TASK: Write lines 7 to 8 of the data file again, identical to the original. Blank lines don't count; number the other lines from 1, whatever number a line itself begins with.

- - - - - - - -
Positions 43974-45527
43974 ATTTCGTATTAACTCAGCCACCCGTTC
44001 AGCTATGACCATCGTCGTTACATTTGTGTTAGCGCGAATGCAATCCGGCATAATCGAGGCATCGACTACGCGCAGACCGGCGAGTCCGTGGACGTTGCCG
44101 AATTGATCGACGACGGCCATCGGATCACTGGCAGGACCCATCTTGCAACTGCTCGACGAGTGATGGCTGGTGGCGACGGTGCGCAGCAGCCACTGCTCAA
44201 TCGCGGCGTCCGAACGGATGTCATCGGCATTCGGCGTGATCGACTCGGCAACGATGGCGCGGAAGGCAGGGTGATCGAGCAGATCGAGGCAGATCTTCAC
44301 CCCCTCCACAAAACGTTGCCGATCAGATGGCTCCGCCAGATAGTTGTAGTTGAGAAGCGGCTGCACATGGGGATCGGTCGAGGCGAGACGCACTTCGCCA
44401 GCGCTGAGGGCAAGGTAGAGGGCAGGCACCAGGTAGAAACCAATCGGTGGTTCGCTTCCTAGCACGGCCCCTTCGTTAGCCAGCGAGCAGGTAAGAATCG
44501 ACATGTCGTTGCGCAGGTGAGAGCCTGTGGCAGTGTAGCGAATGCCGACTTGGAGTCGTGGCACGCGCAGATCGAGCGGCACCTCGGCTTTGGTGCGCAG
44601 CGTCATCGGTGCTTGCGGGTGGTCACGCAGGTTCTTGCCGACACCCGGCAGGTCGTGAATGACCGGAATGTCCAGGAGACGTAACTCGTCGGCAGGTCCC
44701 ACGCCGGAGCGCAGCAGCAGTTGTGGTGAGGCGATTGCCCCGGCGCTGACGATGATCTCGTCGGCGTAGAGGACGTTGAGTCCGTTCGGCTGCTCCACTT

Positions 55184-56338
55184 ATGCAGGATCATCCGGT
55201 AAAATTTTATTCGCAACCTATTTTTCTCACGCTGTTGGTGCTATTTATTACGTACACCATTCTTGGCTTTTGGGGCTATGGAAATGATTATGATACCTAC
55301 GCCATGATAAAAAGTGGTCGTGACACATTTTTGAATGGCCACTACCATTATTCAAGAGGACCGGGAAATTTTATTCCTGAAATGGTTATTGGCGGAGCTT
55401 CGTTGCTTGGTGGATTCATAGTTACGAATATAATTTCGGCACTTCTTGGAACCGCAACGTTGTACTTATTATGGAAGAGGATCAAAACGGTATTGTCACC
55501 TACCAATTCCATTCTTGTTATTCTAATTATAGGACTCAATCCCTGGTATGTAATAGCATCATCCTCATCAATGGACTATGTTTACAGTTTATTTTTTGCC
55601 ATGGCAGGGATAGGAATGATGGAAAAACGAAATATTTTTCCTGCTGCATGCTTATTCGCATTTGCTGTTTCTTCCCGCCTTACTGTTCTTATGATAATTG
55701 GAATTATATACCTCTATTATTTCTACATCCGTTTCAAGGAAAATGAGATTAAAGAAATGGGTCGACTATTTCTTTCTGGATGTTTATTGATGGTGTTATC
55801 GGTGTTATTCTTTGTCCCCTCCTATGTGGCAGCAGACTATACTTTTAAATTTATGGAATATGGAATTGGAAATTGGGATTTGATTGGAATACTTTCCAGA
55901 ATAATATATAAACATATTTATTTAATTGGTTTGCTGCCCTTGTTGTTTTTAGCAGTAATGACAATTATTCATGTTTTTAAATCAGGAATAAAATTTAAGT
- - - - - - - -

44401 GCGCTGAGGGCAAGGTAGAGGGCAGGCACCAGGTAGAAACCAATCGGTGGTTCGCTTCCTAGCACGGCCCCTTCGTTAGCCAGCGAGCAGGTAAGAATCG
44501 ACATGTCGTTGCGCAGGTGAGAGCCTGTGGCAGTGTAGCGAATGCCGACTTGGAGTCGTGGCACGCGCAGATCGAGCGGCACCTCGGCTTTGGTGCGCAG